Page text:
Thursday, 13 May 2010

The new coalition and crime

The Liberal-Conservative Coalition Agreement has been published and it is fairly sparse on crime related points. The items which are probably of most interest to criminologists come under the Civil Liberties section:
- The scrapping of ID card scheme, the National Identity register, the next generation of biometric passports and the Contact Point Database.
- Outlawing the finger-printing of children at school without parental permission.
- The extension of the scope of the Freedom of Information Act to provide greater transparency.
- Adopting the protections of the Scottish model for the DNA database.
- The protection of historic freedoms through the defence of trial by jury.
- The restoration of rights to non-violent protest.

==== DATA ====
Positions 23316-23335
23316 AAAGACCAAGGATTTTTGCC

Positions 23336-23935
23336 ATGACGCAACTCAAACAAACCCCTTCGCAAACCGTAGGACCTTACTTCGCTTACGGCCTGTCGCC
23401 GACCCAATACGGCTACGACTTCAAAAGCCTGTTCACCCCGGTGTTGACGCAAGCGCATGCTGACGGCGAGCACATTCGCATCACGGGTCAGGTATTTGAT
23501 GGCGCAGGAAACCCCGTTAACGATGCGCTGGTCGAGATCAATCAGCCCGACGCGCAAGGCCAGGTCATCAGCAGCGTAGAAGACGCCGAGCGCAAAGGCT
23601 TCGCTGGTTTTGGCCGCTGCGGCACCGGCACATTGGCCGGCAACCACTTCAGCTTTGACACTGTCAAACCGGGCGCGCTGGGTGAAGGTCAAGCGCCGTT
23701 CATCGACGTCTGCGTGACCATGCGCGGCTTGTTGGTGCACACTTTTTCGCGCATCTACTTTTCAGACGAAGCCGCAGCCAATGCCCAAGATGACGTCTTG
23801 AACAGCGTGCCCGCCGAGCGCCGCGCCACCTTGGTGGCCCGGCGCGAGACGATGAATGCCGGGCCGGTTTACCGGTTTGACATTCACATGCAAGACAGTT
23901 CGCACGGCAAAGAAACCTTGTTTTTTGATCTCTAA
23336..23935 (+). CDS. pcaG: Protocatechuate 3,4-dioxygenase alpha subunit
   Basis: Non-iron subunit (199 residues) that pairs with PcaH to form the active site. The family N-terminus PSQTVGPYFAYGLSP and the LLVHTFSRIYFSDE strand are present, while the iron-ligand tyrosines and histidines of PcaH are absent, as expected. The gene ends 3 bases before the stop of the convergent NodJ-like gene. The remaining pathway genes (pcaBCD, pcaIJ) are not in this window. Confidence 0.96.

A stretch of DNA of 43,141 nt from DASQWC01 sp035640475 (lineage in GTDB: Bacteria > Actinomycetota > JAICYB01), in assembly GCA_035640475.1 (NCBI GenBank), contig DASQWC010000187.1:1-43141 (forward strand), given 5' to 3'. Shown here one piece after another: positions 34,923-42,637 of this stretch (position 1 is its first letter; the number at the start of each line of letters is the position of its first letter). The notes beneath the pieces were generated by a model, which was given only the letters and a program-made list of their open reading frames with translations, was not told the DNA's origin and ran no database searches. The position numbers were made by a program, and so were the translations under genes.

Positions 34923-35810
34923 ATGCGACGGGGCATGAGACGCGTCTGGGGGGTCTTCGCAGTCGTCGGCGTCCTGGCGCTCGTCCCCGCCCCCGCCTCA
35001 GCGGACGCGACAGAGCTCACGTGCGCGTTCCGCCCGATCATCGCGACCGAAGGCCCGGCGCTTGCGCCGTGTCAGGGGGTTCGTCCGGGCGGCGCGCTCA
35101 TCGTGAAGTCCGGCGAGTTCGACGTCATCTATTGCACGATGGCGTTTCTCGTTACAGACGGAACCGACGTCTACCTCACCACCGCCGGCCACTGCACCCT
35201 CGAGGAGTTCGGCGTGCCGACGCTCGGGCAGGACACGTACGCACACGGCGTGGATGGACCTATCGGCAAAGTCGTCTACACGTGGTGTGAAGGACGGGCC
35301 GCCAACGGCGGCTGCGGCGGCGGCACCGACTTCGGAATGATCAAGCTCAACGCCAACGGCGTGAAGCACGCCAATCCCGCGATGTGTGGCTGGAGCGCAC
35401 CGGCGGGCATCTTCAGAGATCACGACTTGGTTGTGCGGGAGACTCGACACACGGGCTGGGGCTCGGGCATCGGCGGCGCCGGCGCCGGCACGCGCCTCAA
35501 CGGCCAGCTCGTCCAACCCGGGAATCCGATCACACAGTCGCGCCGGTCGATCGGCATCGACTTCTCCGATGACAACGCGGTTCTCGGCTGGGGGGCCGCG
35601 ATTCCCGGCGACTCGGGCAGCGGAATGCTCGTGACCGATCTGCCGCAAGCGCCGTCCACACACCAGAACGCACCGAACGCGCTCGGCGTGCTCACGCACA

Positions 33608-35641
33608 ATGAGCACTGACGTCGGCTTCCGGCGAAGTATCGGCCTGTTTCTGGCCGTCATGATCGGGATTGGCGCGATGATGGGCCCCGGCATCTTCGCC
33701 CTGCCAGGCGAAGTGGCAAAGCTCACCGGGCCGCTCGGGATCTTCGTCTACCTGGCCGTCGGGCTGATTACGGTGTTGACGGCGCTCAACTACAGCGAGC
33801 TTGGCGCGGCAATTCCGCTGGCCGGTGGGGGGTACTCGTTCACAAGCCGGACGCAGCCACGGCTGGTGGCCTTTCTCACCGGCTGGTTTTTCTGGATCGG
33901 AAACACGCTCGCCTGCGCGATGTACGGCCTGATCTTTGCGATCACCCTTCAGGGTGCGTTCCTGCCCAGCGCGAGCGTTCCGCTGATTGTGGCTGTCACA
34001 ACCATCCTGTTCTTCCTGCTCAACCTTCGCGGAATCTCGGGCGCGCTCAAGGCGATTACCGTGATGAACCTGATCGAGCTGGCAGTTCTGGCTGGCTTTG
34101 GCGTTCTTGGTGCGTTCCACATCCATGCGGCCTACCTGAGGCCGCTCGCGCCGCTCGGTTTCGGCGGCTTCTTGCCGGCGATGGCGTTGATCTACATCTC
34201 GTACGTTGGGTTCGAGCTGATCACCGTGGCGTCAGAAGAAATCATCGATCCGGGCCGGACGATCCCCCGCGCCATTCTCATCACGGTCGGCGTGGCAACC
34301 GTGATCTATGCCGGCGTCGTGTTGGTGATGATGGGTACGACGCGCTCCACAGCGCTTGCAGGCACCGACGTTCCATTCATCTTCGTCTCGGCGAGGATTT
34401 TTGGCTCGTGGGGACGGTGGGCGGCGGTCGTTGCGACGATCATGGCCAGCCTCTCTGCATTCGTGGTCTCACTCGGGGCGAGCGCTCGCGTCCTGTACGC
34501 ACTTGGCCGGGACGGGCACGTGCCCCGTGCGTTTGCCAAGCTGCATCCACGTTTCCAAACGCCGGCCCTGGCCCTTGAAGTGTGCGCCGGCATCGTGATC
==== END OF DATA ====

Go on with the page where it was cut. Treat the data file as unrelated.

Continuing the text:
- The review of libel laws to protect freedom of speech.
- Safeguards against the misuse of anti-terrorism legislation.
- Further regulation of CCTV .
- Ending of storage of internet and email records without good reason.
I like the juxtaposition of "A new mechanism to prevent the proliferation of unnecessary new criminal offences" (the civil liberties section) with "Measures to make the import or possession of illegal timber a criminal offence" (from the environment section).

The Lib-Cons (or Conocrats?) also want to preserve "the integrity of our criminal justice system", whatever that means.

The two parties differ considerably on crime policy so it will be interesting to see who 'wins'. In their manifestoes, the LDs wanted to introduce an assumption against 6 month prison sentences yet the Tories wanted to see an increase in the prison estate- that fight in itself will be an interesting one!

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